Wow what a busy season it has been. First we were busy preparing for our trip, trying to get our possessions under control. When we were originally discussing how this would go, it seemed like it wouldn’t be terribly difficult. Well… it’s been harder than …
Author: Jonathan Peyton
We are weird, I mean we are actually weird. We are the kind of people that give other people something to talk about. We don’t do what we do to impress others. We do what we do because we want to, or believe that it is right, or some combination of the two. From having 9 children (all born at home), homeschooling, hand milking a cow, delivering babies (human and animal), not watching tv, butchering our own livestock and game, brewing beer and wine, making cheese, reloading bullets, constantly learning, or “retiring” at 40. We have always wanted to be trailblazers, but we weren’t sure whether there were any trails left to blaze, and in some ways there isn’t. You know, nothing new under the sun and all. I’m left pondering whether living a brave life that challenges the status quo can be considered a “new” thing, even though many brave souls have gone before us. Well I think it’s worth a shot. We could have continued down a stable and predictable path, but what kind of story would that be? When the tale is told, I want it to be an amazing adventure that changes people’s lives for the better and sparks desire in the hearts of those who hear it. It is not just adventure for adventure’s sake. It is a call to the masses to stop and look around, to think about that long lost dream that is so deeply buried under fear, loss, obligation, disappointment, discouragement, depression, grief etc. that they can’t even remember there was a dream there. My hope is that seeing someone do the things “everyone” says they want to do might help them remember.
I was talking to a friend the other day, telling him about our plans to leave the rat race and travel through Central America. I could see the excitement in his face when I was talking. He told me about a short camping trip he and his family were taking, and how his wife had wanted to go for an extra day, but he told her he needed to get back to work on Monday, so they couldn’t stay an extra day. During our conversation he told me about their situation and that he was reconsidering his decision to come back early. Fast forward a few weeks and he was telling me about their amazing trip and how the extra day was just what they needed. He also told me about how he was trying to figure out how he could spend more time with his family. That is exactly what I’m talking about. It makes me smile just thinking about it. He didn’t have to do some amazing, difficult thing, just a small step towards a dream. While what we are doing may sound extreme, that is part of the beauty of it. If we can drop everything and go on a year long journey with 11 people, what could you achieve if you were willing to step out of what is normal and comfortable, and do something you haven’t thought you could do? What is the dream locked up inside of you? If you had 100 million dollars and no responsibilities (neither situation is true for us) what would you do? What are the things about that dream that make you want to do it? Is there a smaller version of that dream you can actually do in your current situation?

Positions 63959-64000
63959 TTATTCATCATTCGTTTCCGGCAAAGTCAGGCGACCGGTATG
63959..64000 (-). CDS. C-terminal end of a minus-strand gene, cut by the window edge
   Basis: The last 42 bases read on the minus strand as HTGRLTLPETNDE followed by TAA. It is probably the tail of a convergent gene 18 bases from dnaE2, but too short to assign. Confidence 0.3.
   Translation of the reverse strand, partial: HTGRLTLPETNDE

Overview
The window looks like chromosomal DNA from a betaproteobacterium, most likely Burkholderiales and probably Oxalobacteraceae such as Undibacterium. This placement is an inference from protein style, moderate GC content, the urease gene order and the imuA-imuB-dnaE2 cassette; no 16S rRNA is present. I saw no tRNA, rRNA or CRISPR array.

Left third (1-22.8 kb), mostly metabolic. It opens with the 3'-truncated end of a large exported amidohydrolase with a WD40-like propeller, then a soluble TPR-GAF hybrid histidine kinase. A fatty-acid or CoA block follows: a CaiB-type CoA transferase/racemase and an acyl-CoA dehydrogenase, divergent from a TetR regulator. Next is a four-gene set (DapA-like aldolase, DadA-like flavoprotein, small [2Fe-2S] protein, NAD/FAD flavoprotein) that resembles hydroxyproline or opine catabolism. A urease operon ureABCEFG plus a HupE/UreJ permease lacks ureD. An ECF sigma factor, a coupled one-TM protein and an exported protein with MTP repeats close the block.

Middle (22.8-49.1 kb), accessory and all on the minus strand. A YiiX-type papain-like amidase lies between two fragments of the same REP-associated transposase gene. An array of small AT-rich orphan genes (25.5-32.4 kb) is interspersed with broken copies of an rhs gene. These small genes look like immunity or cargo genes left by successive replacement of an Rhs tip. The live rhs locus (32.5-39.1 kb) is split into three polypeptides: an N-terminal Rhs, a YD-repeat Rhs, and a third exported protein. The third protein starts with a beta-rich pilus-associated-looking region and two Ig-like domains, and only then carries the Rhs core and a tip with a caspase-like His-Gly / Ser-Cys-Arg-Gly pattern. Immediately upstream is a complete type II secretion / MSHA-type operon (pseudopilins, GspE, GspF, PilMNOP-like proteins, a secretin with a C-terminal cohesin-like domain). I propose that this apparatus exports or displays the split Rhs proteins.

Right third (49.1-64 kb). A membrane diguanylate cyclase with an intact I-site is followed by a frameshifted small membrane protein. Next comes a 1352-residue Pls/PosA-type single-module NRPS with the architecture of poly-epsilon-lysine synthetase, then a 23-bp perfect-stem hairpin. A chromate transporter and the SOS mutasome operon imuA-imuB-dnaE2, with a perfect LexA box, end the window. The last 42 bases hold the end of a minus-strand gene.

At the time of this writing I don’t know how it will turn out, but I am really looking forward to this journey. You know what else I am looking forward to? Being present, being available to my family that has waited, mostly patiently, while I made my long commute and worked many long days, looking at my phone instead of my family, the phone calls at night, leaving my daughter’s birthday party because something was broken at work, and all the things that go with supporting a 24/7 manufacturing process. I want to be right where I am at this moment, with the people I love. There is no manual for what we are doing, but it does seem to be coming together and we look forward to including you to the best of our ability, and as long as it doesn’t get in the way of the “present.”